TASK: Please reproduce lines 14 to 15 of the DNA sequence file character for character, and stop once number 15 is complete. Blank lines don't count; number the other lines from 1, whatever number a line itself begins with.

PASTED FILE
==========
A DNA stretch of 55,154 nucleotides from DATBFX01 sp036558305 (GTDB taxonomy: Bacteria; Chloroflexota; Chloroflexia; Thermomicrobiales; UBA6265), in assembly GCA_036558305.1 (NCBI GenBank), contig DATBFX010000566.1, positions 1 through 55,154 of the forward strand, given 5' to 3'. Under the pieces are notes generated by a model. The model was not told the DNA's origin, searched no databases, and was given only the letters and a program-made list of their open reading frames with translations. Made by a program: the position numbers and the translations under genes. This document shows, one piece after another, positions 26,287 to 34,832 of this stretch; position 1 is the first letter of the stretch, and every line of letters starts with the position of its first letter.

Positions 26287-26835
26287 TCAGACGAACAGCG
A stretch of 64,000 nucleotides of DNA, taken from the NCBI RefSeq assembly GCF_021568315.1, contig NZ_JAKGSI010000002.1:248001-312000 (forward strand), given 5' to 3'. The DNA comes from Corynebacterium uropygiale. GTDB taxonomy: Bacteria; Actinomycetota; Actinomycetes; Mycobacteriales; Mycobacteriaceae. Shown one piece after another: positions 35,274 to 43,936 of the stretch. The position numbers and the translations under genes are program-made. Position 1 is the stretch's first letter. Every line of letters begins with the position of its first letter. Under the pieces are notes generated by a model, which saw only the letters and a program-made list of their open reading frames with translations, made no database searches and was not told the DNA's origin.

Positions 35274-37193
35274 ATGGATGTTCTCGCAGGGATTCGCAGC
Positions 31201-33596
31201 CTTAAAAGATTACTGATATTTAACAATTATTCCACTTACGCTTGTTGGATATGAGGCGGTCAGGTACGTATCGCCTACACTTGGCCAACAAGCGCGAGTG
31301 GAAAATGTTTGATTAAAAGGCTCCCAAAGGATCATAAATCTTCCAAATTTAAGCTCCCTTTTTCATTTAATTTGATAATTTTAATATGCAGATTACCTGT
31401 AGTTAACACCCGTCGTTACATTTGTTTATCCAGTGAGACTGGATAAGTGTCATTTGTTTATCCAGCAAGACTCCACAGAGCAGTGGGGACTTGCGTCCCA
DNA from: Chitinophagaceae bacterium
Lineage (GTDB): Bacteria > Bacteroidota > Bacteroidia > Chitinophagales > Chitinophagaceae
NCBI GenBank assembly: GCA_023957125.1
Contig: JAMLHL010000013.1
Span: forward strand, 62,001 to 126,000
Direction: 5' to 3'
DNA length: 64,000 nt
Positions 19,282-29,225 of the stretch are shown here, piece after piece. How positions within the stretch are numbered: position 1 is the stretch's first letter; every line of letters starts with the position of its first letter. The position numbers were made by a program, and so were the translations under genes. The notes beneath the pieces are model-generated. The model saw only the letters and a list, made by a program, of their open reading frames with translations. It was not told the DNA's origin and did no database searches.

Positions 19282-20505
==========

Contig: JAMLHL010000013.1
Span: forward strand, 62,001 to 126,000